Friday, September 30, 2011

My first tour of the Rennie Collection. Martin Creed, a Scottish artist, is showing now. Your group is ushered through a room filled with balloons (half the air space of the room), which gets pretty claustrophobic by the time you get half way through and find that you have to push them behind you in order to escape (there were a couple of stricken faces at the other end). Several svelte runners periodically dash at top speed along the periphery of the galleries, which is also a bit unnerving (mission accomplished). A long row of metronomes click at different speeds, filling the space with white noise, while the visual noise of papers covered in pen/marker/highlighter lines surround the walls. And yes, that utility cupboard door that silently opens and closes on its own is part of the work. In the basement, an old grand piano repeatedly opens and slams shut.

Bob Rennie has one of the largest private art collections in North America (170 artists, 40 in depth). Born to working class parents on the East side, he quit high school and became a real estate agent, and has since become the biggest player in Vancouver, marketing locations such as the Shangri la, the Wall Centre, Olympic Village, and Woodwards. He is also on the Tate's American Acquisitions board, and the board at Emily Carr University. Known as "the condo king", Rennie has been maligned for gentrifying the neighbourhood.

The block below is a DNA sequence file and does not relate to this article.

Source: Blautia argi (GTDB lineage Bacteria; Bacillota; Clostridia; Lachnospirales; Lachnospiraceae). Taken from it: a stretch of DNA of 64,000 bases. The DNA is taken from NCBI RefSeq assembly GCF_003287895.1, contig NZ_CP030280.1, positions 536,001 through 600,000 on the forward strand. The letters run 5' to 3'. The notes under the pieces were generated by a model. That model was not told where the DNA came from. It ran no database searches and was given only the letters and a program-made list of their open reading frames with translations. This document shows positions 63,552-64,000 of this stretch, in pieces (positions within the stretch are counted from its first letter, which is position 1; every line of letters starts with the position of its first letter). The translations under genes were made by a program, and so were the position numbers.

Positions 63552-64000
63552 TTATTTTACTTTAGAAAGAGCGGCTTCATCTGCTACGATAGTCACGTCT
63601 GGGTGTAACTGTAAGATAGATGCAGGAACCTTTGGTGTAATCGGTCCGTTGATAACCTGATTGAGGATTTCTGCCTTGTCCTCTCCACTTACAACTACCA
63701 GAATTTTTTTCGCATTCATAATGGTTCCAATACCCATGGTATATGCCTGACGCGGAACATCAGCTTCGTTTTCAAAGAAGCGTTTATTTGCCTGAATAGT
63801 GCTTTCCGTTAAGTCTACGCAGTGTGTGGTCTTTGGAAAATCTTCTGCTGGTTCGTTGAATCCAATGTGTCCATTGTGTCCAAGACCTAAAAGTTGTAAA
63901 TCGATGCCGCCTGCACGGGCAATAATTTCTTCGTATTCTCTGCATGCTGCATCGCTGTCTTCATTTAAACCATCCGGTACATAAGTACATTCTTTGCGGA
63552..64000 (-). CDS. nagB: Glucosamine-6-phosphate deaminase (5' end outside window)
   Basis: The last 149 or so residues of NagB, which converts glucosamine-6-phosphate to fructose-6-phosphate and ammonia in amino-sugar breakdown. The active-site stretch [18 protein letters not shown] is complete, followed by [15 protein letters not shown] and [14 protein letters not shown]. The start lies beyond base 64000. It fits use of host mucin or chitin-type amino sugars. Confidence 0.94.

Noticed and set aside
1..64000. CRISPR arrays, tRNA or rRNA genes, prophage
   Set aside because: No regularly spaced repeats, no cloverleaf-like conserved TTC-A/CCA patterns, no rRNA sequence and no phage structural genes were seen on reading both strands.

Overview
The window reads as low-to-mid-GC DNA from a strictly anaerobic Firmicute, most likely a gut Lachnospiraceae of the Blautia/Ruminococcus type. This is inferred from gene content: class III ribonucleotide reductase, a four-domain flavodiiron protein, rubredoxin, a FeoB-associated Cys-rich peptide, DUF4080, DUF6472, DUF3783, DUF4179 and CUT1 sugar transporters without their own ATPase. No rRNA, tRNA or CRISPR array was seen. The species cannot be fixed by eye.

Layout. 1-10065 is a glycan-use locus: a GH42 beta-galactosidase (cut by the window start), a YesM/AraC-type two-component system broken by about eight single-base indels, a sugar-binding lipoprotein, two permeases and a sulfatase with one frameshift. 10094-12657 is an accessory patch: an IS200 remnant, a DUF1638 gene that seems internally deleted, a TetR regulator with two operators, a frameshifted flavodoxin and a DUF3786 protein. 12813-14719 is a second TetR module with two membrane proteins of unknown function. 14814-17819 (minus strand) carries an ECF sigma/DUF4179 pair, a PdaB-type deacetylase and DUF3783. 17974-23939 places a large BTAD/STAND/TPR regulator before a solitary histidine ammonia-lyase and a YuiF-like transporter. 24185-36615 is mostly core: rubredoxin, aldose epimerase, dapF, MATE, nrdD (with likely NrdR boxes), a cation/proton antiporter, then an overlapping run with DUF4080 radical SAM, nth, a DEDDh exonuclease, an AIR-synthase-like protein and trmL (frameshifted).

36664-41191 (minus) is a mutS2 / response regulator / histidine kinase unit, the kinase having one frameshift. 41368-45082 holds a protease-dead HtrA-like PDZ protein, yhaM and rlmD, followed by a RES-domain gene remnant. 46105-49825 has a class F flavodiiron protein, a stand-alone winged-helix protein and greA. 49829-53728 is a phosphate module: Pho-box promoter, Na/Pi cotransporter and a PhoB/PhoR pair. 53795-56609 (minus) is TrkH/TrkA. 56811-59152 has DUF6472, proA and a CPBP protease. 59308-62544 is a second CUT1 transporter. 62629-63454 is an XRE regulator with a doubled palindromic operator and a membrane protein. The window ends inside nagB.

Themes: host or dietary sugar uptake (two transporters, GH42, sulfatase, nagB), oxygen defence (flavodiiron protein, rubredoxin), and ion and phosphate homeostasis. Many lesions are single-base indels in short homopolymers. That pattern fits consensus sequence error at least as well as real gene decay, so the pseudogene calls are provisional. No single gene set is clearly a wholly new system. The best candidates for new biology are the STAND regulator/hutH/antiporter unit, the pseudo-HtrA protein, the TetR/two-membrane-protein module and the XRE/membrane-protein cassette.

The gallery is in the oldest building in Chinatown, Wing Sang, built in 1889. The interior was designed by MGB architects. The exterior walls remain, and original reclaimed wood is used throughout. In the lobby hang interesting photos of the gutted interior during renovation.

Final verdict: the space is incredible, and disregarding my personal opinions about conceptual art – which are varied, but let's say my interest wanes when ideas heavily outweigh technical skill (a crumpled paper ball sits importantly under a plexiglass case) unless the idea is great, like Creed's "Everything is going to be alright" neon sign at the top of the building – the exhibit was enjoyable, and the rooftop garden alone is worth a visit (lovely derelict views of DTES). And to top it off, the tour is free...


RodF said...

I'm down there all the time and didn't even know about it. Pet peeve: the non-word "Alright."

And say, whose gams?

Mia Hansen Vancouver, BC said...

The fab gams belong to one of the guides in the gallery. Her whole ensemble was top notch, and she was real purty.

I didn't know "alright" was a non word. Maybe I should start being peeved by it. Add it to "gotten".

RF said...

Actually, I was thinking the spelling might be intentional. It becomes a funnier piece that way - a self-defeating statement.

Art is confusing.

Mia Hansen Vancouver, BC said...

Hmm, now you have me looking into it. "All right" means either "all correct" or "good". "Alright" may or may not be a real word, and seems to mean "adequate".
In modern times, the form alright is first found in the 1890s. Presumably, it was created and/or popularized based on analogy with such words as already and altogether. These spellings, though, had been long established by that time, while alright, being newer, could be criticized. And criticized it was, from the early 1900s onwards.

RF said...

Reading up on it, I'm pretty sure Creed meant it ironically, or at the very least meant "alright" as adequate, so-so.

I'm equally sure Bob Rennie doesn't get it.